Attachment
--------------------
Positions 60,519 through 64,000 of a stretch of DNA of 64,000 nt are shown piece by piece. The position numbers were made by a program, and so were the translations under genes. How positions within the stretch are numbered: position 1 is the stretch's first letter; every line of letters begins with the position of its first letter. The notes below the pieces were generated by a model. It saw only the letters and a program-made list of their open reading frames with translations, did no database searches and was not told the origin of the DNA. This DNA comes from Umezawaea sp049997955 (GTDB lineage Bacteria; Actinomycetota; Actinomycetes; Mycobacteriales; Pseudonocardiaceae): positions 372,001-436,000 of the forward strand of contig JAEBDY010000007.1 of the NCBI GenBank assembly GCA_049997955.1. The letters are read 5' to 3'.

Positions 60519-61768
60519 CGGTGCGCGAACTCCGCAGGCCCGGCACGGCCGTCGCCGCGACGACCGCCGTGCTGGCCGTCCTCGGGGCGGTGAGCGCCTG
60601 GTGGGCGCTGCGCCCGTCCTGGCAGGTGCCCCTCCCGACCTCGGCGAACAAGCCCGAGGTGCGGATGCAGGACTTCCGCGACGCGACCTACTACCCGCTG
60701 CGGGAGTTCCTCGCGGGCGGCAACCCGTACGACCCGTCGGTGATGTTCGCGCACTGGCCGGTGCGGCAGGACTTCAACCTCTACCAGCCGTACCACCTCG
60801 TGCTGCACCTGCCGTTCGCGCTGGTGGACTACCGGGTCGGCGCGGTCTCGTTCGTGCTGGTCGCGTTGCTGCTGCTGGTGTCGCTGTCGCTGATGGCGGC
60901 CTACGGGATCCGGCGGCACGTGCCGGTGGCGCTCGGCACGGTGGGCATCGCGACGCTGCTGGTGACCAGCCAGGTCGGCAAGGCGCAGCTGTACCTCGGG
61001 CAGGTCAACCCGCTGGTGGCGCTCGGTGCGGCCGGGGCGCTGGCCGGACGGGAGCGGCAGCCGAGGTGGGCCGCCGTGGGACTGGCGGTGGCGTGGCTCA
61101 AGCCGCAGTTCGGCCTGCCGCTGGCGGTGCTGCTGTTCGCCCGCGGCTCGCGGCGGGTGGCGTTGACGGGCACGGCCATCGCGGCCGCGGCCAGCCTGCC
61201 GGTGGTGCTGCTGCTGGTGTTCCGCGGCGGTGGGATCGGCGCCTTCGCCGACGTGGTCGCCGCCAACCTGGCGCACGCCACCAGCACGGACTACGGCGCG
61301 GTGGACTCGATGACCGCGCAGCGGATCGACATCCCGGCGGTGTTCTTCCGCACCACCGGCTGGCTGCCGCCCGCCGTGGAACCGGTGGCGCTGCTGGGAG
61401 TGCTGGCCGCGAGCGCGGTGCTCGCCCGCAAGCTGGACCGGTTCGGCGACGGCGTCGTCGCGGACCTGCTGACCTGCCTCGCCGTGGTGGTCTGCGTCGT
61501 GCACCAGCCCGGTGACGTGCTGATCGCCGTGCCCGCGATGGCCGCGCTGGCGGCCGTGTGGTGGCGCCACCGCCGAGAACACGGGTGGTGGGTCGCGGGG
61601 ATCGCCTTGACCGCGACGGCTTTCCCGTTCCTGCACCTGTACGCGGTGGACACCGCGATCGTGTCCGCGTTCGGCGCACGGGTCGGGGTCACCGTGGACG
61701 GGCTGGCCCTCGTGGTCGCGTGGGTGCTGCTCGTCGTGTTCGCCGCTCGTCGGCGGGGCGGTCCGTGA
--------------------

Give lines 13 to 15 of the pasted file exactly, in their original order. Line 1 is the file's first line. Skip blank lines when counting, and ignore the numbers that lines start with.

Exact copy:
61501 GCACCAGCCCGGTGACGTGCTGATCGCCGTGCCCGCGATGGCCGCGCTGGCGGCCGTGTGGTGGCGCCACCGCCGAGAACACGGGTGGTGGGTCGCGGGG
61601 ATCGCCTTGACCGCGACGGCTTTCCCGTTCCTGCACCTGTACGCGGTGGACACCGCGATCGTGTCCGCGTTCGGCGCACGGGTCGGGGTCACCGTGGACG
61701 GGCTGGCCCTCGTGGTCGCGTGGGTGCTGCTCGTCGTGTTCGCCGCTCGTCGGCGGGGCGGTCCGTGA